As discussed previously, mismanaging cashflow can cause a business to run aground, even if it's turning a profit. Failing to properly manage cashflow could lead to a turnaround and restructuring engagement or pre-insolvency advice. However, the good news is there are many ways to improve cashflow problems that arise. One of the most effective methods of stabilising a business is cashflow finance.
But many people – finance professionals included – are not completely clued-up on what this is, and how it works. Consider this your introduction to cashflow finance.
Cashflow finance, defined
There are several more specific names for services that qualify as cashflow finance: namely, factoring, invoice finance and debtor finance. These are processes where your customer invoices are 'sold ' to the cashflow financier at the time they're issued.
The financier then pays you a set amount (generally 80%) of the invoice value immediately, and then remits the balance of the invoice less an administration fee when payment is obtained from your customer.
This means that you as a company director spend less time chasing unpaid invoices.
This means that you as a company director spend less time chasing unpaid invoices, get immediate cash in hand, and can facilitate further growth in your business. It is a popular type of finance for businesses at different stages; startups experiencing rapid growth, businesses restructuring their affairs or where existing loans are being refinanced.
With some 4,500 Australian businesses now using debtor finance, debtor financiers are becoming more widespread, offering competitive deals and a greater willingness to finance distressed businesses undergoing a turnaround.
A Bibby SME Barometer survey has also shown that 22 per cent of small business respondents intended to cease working with clients that paid invoices late, while another 20 per cent wished to spend more time following up on unpaid invoices.
This creates a strain on ongoing business cash flow, and can give rise to debt management problems down the line. Cashflow finance solutions offer a fast and efficient way forward for business owners that can't wait the 30, 60 or even 90 days it can take to see invoices paid.
Cashflow finance as part of a turnaround and restructuring
These services are also useful in contexts other than spurring business growth. If other debts become an issue, cashflow finance solutions can free up money to proactively address issues your business is facing.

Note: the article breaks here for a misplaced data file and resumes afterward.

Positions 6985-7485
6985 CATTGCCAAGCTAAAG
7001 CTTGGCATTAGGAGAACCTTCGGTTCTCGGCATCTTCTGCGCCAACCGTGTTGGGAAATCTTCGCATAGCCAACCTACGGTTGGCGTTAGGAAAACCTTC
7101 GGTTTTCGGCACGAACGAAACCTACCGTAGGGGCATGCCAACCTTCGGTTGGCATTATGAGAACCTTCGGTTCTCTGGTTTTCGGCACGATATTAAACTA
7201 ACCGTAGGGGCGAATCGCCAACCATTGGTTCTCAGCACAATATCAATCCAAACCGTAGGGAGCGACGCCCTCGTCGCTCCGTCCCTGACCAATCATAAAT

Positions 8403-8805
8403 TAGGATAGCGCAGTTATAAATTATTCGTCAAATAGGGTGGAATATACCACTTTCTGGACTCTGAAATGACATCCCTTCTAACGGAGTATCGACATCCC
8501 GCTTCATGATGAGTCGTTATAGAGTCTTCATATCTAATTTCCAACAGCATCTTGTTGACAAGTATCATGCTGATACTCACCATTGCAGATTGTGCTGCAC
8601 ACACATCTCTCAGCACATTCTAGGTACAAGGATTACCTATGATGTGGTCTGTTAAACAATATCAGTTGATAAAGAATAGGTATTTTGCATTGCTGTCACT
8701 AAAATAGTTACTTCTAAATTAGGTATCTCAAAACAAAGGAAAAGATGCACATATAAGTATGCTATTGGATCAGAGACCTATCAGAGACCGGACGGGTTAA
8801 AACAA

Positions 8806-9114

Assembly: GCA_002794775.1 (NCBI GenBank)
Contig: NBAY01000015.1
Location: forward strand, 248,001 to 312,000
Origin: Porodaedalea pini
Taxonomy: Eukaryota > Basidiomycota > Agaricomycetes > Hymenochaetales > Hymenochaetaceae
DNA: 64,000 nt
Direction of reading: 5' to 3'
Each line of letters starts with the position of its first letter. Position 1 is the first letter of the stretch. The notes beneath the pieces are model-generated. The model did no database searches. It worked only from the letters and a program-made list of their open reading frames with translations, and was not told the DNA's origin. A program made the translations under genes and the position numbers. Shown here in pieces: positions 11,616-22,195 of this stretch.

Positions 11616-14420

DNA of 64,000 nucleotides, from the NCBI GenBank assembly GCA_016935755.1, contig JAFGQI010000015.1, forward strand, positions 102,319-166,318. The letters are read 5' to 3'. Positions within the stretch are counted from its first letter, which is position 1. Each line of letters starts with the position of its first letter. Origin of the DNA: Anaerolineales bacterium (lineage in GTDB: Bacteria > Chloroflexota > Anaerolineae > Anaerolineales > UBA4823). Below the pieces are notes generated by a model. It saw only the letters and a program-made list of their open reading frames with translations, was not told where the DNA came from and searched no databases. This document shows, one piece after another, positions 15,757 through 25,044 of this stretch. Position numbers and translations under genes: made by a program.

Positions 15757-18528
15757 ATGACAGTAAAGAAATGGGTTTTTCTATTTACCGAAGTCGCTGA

On top of this, if your company needs turnaround and restructuring services, these solutions can help. For instance in circumstances where a newly formed company commences trading, or purchases an underperforming business, the purchaser can use invoice finance to facilitate this purchase, streamlining the process and ensuring it is completed quickly.
Invoices can even potentially be used as security to obtain finance in a way that means your personal assets, like motor vehicles or the family home, do not become collateral at risk of being lost should business insolvency become an issue. It can also be used to fund a formal restructuring through a Deed of Company Arrangement (DOCA) process.
Cashflow finance can be both a proactive and reactive measure – it simply depends on the challenges of your specific situation.
Solving working capital issues
Sometimes it can arise that a business already has a line of credit or business loan, which is secured by the plant and equipment owned by the company. These credit facilities do not grow with the business and can become exhausted limiting the working capital of the business. When there is insufficient working capital to ensure smooth trading operations, cashflow finance solutions can provide an alternative way forward.
Debtor finance arrangements can function without bricks and mortar or plant and equipment security, which enables you to grow the business without worrying about securing a new loan from your bank or lender. Almost any time cash is tight and your company works with invoices, debtor finance can provide a solution.
Who typically uses cashflow finance strategies?
Anyone can engage in these solutions, but there are some situations specific to certain types of companies that mean they are well-suited for debtor finance.
Start-up businesses often do not have the base capital to continue growing, and invoice finance lets them continue paying their own suppliers as they get off the ground. It can also let small businesses with tight cashflow pay their own bills early, perhaps benefiting from early payment discounts.
As mentioned previously, generally any company that needs to quickly address its cashflow issues can make good use of these facilities. Manufacturing, transport, IT, wholesale and distribution companies are just a handful of examples of industries that benefit from invoice finance. On the other hand, cash businesses such as retail and hospitality are not suitable, and only a handful of debtor financiers will work with building and construction.
How does Cactus Consulting help?
Many people turn to the professionals at Cactus Consulting for assistance when their business experiences financial difficulty. Whether they require an informal debt resolution, turnaround and restructuring assistance or pre-insolvency advice, we help them work out a positive plan to guide their business toward success.
Debtor finance solutions can form part of a strategy, freeing up the cash businesses need to survive and grow. The Bibby survey indicated that SME owners' main reasons for borrowing in the next 12 months were for ongoing growth, refinancing already existing debt, or building working capital. The right professional advice can help you understand the most suitable option for your business. Call the team at Cactus Consulting to determine the best way forward for you.